The COVID-19 pandemic is expected to slightly increase mortality rates in Australia for those aged 60 and above in 2022–23, before returning to pre-pandemic trends. Total deaths are projected to increase from 186,000 in 2022–23 to 218,000 by 2033–34, in line with the increasing size and ageing of the Australian population.

Net interstate migration

The level of interstate migration is expected to recover, increasing by 9.7% in 2023–24 to reach rates seen immediately prior to the pandemic. The distribution of interstate migration between states and territories is also expected to return to pre-pandemic patterns by 2023–24.

States and territories

Population growth is forecast to continue to recover in most states and territories in 2022–23, due to the return of overseas migration. Victoria is forecast to be the fastest growing state in 2022–23 and 2023–24. Tasmania is forecast to experience the lowest population growth in 2022–23.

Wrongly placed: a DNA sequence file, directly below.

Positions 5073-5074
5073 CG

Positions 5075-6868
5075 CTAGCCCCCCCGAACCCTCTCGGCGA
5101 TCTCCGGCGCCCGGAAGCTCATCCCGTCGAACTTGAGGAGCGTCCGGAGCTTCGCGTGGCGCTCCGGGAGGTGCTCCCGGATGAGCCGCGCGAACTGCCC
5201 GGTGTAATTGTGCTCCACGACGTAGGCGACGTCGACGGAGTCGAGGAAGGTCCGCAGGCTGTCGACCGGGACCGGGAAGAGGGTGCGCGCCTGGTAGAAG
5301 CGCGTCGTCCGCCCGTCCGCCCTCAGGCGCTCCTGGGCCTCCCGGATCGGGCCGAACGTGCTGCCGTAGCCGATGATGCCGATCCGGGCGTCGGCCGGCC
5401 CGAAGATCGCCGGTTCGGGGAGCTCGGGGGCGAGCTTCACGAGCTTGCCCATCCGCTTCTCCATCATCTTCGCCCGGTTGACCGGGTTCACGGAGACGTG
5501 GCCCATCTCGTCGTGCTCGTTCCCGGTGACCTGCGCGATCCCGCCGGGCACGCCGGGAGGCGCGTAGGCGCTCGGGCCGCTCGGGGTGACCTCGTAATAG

From 2024–25 onwards, the Australian Capital Territory is expected to overtake Victoria as the fastest growing jurisdiction, driven by net overseas migration and a high contribution from natural increase, which reflects its younger age structure.

Where do I go for more information?

For the latest population projections see:

For longer term population projections see:

This page was written by the Australian Government Centre for Population.